The Paris Review

On Beirut, the Unsung Capital of Arabic Modernism

Public domain, via Wikimedia Commons.

Arabic Modernism was a literary movement of exiles and émigrés who planted their flag in West Beirut during the mid-’50s, when the Lebanese capital became a meeting ground for intellectuals from across the region. West Beirut, a neighborhood known as Hamra, was “the closest the Arab world could ever get to having its own Greenwich Village.” For a brief twenty-year period, until the outbreak of civil war in 1975, Hamra was a contact zone for artists and militants from the far Left to the far Right, nationalists and internationalists, experimentalists and traditionalists. In this highly politicized , journals of ideas flourished, and each coterie had its own café. Local banks were flush with deposits from the newly oil-rich states of the Gulf, helping to finance a construction boom that quadrupled the built area of the city in the decade following World War II. This intellectual and economic ferment turned Beirut into a magnet for disaffected thinkers from within Lebanon as well as from neighboring countries.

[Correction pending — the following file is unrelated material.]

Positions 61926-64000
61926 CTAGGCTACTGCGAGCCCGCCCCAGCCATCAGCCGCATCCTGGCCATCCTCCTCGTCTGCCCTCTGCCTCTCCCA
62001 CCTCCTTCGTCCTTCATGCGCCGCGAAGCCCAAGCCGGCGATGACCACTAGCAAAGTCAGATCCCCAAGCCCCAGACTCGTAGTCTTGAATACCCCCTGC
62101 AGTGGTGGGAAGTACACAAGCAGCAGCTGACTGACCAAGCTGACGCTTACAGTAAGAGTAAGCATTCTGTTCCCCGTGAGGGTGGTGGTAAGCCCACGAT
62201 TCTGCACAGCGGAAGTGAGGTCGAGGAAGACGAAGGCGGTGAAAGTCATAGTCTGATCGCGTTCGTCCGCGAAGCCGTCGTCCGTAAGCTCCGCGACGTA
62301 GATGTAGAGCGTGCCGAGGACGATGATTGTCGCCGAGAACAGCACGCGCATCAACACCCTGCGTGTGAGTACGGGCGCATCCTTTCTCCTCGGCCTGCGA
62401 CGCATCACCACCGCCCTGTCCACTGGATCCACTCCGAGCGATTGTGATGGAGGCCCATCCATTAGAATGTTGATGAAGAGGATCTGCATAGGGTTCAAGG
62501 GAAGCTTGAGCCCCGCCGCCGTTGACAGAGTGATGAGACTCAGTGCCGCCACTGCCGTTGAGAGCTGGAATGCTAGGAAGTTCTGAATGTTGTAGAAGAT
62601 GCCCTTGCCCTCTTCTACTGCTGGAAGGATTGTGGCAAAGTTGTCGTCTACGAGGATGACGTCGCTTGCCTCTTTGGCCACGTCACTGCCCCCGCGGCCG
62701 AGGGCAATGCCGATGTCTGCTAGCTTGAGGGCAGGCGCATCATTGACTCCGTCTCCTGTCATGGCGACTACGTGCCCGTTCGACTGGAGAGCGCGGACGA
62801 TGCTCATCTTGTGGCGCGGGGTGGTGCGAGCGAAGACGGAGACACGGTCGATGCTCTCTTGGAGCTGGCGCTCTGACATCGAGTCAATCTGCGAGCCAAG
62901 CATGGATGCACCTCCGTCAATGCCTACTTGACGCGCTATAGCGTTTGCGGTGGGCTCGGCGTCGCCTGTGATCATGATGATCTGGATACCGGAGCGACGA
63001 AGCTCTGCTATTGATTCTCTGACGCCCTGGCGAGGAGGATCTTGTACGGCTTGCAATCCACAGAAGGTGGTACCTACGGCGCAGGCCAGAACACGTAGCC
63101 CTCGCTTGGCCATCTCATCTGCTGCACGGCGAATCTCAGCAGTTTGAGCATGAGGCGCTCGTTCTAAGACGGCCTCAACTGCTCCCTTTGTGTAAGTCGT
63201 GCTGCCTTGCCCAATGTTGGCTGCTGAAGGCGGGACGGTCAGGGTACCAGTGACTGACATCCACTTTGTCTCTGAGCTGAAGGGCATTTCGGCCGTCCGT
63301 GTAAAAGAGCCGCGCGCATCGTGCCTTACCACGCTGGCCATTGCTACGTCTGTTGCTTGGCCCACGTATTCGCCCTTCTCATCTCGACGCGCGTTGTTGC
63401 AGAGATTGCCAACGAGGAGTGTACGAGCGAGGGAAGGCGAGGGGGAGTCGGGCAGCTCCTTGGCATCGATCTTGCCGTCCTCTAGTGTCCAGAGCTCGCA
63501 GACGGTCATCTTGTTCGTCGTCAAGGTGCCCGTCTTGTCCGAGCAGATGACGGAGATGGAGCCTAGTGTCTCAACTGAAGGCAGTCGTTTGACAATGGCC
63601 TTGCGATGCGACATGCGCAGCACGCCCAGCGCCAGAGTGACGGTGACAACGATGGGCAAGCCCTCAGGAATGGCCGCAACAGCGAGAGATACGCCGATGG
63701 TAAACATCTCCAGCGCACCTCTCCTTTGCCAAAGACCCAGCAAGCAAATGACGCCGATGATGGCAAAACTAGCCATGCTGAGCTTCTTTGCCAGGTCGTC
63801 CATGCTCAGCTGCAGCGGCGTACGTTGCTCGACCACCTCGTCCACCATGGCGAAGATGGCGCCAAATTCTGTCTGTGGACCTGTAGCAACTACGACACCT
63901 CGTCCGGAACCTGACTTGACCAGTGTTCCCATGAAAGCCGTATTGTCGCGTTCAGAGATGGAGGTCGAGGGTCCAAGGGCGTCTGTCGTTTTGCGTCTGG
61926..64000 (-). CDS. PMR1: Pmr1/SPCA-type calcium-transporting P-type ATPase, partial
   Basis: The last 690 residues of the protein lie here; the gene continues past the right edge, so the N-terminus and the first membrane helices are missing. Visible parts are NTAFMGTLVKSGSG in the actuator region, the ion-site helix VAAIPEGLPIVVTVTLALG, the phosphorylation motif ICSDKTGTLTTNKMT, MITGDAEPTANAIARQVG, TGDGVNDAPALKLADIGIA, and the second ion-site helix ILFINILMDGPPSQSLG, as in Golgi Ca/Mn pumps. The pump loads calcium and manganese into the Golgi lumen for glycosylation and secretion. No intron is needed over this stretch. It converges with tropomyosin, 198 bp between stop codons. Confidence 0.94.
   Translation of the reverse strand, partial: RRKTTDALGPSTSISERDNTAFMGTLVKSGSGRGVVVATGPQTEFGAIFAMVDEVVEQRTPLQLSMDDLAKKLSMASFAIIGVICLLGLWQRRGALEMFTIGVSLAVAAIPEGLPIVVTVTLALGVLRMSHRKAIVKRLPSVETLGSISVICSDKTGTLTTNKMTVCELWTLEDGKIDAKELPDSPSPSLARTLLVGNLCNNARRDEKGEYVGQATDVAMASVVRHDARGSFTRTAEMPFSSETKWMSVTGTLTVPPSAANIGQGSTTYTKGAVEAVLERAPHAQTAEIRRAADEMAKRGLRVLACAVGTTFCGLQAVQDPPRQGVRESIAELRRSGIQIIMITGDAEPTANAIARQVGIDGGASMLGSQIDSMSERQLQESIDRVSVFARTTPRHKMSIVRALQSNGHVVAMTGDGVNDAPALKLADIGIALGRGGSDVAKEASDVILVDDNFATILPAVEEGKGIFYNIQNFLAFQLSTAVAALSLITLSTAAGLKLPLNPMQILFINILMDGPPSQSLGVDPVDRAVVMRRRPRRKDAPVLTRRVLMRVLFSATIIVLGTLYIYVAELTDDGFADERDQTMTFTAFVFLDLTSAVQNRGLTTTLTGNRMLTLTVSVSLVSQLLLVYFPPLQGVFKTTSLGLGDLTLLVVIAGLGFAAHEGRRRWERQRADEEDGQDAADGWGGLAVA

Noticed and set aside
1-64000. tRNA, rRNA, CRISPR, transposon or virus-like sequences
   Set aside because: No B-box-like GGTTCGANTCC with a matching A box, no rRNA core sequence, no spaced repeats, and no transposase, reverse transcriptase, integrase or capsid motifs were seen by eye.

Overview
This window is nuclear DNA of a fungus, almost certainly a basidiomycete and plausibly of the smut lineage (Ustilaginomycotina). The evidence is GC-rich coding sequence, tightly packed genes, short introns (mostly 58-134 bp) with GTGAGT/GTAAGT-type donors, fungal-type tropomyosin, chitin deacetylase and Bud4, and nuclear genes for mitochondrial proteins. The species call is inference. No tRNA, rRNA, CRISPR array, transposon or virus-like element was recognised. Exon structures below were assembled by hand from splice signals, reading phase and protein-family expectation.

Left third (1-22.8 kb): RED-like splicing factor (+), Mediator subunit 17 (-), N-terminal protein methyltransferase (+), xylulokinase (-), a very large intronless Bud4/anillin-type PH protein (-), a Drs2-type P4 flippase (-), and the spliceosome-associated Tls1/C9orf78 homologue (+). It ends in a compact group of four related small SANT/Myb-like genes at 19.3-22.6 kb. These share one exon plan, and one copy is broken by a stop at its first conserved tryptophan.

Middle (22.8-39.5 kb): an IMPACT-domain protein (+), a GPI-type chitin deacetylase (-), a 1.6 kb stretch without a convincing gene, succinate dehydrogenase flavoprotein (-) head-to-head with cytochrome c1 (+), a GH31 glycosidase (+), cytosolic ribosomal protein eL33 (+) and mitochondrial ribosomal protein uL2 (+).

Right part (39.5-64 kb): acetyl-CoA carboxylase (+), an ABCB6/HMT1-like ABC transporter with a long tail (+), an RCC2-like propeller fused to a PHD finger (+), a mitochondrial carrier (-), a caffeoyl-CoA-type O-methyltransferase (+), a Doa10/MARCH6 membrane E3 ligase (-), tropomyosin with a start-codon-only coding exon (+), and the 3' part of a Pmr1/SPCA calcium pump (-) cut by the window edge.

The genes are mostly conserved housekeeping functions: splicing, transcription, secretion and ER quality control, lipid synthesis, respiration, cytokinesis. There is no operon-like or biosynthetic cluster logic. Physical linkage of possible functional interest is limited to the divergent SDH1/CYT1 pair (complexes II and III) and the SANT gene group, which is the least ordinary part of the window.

You're reading a preview, sign up to read more.

More from The Paris Review

The Paris Review9 min read
Emeric Pressburger’s Lost Nazi Novel
In her monthly column, Re-Covered, Lucy Scholes exhumes the out-of-print and forgotten books that shouldn’t be. Today, the words “written, produced, and directed by Michael Powell and Emeric Pressburger” are considered a stamp of genius. The mid-twe
The Paris Review2 min read
Nick Tosches in a Trench Coat
Nick Tosches, music writer and biographer, died at the age of sixty-nine on Sunday. I spent an awful lot of time around Nick Tosches in the late seventies. We’d wind up in the same places, we were published in the same crummy magazines, and we’d stu
The Paris Review5 min read
Women Who Enjoy Pleasure
Novelist Lucy Ellmann’s perennial and revolutionary subtext is that women should enjoy pleasure. Lucy Ellmann’s great theme is the grim impossibility of proportion: emotional, moral, cosmic. Her 1998 novel Man or Mango? begins with a disbelieving la